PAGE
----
On the eve of talks in Washington, there was little optimism in evidence on October 22 that the near-month-long Nagorno-Karabakh conflict between Armenia and Azerbaijan could be ended any time soon.
With multiple reports of new exchanges of fire and US Secretary of State Mike Pompeo preparing to meet the foreign ministers of Azerbaijan and Armenia, the stubborn and angry rhetoric continued to flow from both Baku and Yerevan.
Russian President Vladimir Putin, however, said he hoped that the US would help Moscow broker a solution to the conflict. “I very much hope that our American partners will act in unison with us and will help the settlement,” Putin told a meeting of the Valdai Discussion Club, adding that he speaks to leaders of Armenia and Azerbaijan several times a day by phone.
Hundreds, and more likely thousands, of people have been killed since fighting flared on September 27 in and around mountainous Nagorno-Karabakh, a breakaway territory that is inside Azerbaijan but controlled by ethnic Armenians. Putin said Moscow believed that nearly 5,000 people had been killed in the fighting, with more than 2,000 dead on each side.
Nagorno-Karabakh said 874 of its military personnel had been killed in addition to 37 civilians. Azerbaijan said 63 of its civilians had been killed and 293 wounded. It does not disclose military casualties.
In a transcript of comments to the Nikkei newspaper published on October 23 and cited by Reuters, Azerbaijani President Ilham Aliyev said the prospects of reaching a peace settlement were “very remote”.
“"I think that now Armenian leadership must be more reasonable, and to commit itself to liberation of the occupied territories. So, our main objective at these discussions [in Washington] will be to find out whether the Armenian leadership is ready to liberate our territories or not, and if ready, then when?” he said.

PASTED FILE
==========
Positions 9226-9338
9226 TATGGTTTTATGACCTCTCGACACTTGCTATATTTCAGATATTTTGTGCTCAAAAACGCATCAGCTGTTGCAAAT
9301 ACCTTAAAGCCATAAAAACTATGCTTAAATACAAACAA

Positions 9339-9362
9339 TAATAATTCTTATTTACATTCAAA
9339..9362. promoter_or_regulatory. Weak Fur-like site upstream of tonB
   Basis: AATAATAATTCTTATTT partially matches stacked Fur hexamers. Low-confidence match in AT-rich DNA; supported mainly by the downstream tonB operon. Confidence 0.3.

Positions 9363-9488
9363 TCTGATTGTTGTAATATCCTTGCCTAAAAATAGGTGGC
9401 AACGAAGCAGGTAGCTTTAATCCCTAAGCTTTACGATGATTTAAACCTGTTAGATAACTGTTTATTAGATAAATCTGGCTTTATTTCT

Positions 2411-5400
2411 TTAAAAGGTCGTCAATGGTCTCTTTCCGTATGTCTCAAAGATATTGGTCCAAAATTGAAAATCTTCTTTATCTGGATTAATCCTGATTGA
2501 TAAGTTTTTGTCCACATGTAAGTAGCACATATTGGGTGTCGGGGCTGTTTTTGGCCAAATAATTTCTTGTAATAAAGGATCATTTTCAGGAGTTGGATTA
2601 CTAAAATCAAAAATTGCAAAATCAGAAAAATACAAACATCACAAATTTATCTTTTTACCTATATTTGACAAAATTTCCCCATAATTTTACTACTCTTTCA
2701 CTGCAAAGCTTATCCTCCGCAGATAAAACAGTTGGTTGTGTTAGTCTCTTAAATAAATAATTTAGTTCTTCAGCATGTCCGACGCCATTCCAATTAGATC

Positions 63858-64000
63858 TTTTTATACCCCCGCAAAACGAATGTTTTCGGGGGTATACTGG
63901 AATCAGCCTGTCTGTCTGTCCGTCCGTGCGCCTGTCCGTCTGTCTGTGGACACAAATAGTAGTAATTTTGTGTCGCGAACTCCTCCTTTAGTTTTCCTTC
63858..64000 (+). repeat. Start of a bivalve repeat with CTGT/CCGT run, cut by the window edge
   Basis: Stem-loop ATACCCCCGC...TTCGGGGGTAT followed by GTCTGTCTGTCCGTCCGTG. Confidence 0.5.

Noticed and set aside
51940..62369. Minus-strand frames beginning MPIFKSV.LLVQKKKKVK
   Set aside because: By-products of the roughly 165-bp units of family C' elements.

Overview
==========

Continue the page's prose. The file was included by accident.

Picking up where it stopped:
Aliyev said he would not rule out “cultural autonomy” for ethnic Armenians in Nagorno-Karabakh but did not say what he meant by this. Armenians regard the territory as part of their historic homeland.
Turkey has said it would send soldiers and provide military support for Azerbaijan if such a request were made by its ally. It denies Armenia’s claims that it has already done so.
Armenian Prime Minister Nikol Pashinian said in an interview with Interfax on October 22 that Armenia would accept the introduction of peacekeepers, including Russian peacekeepers, into the enclave.
In further comments, Putin said Russia disagreed with Turkey on Nagorno-Karabakh, but both countries needed to find a compromise. Turkish President Recep Tayyip Erdogan “might seem tough, but is a flexible politician and reliable partner for Russia,” he said.
Pompeo said on October 21 that the US, France and Russia would press on with mediation efforts they have led for three decades, adding that the “right path forward is to cease the conflict, tell them to de-escalate, that every country should stay out”.
Iran Press reported on October 22 that Iranian officials have recorded more than 70 instances of rockets and mortar shells from the conflict falling on Iran’s territory in recent days. Rockets hit several villages, but fortunately little harm was done, one official said.
In one unverified video uploaded to social media, an Iranian home was directly hit by a stray rocket, causing its roof to completely cave in.
In a second unverified video pinpointed to where a road in Iran juts against the Aras river, heavy fighting can be seen late into the evening of October 21 with Armenians battling encroaching Azerbaijani troops.
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